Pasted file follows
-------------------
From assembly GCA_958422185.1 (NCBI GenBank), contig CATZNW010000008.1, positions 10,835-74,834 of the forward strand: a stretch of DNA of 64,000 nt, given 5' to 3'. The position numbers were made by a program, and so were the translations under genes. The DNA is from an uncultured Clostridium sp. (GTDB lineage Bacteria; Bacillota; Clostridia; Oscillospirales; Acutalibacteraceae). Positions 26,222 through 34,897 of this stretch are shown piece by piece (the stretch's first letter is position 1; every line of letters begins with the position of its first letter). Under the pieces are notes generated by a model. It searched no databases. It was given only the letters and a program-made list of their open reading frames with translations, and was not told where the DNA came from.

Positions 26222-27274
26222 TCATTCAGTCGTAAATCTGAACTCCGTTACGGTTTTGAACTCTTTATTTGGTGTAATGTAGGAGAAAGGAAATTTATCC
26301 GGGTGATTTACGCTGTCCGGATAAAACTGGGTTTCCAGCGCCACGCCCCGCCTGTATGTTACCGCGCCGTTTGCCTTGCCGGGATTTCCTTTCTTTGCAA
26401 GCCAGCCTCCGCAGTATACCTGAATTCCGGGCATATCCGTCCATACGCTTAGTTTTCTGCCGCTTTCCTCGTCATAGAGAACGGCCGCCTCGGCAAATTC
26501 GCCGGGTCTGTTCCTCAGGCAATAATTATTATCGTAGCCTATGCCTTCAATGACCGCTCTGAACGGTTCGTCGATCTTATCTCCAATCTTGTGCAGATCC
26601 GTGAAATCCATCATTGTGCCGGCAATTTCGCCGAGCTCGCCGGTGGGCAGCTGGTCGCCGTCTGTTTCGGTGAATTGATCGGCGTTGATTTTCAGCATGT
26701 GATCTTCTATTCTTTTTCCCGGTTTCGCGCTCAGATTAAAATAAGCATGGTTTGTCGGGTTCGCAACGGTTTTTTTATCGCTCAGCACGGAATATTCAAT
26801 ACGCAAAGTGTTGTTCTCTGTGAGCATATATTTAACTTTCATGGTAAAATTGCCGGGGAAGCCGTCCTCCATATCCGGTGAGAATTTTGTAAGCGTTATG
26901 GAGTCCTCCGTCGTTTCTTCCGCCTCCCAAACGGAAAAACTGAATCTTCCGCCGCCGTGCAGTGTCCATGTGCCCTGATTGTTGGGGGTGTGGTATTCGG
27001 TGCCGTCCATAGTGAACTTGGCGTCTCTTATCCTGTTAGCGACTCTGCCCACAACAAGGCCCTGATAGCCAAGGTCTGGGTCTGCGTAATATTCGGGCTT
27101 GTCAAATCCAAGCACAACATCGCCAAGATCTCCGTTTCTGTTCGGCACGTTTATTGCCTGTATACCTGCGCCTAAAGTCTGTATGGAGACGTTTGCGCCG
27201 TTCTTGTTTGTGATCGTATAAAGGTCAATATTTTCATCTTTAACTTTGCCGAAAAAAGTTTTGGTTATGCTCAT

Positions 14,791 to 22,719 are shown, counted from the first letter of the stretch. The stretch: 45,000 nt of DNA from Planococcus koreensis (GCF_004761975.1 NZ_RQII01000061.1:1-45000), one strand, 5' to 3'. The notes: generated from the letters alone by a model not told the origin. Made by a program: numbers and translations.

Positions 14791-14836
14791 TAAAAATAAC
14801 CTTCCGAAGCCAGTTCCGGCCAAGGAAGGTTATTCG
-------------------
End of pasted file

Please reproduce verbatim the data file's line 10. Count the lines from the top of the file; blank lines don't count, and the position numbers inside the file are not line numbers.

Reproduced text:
26901 GAGTCCTCCGTCGTTTCTTCCGCCTCCCAAACGGAAAAACTGAATCTTCCGCCGCCGTGCAGTGTCCATGTGCCCTGATTGTTGGGGGTGTGGTATTCGG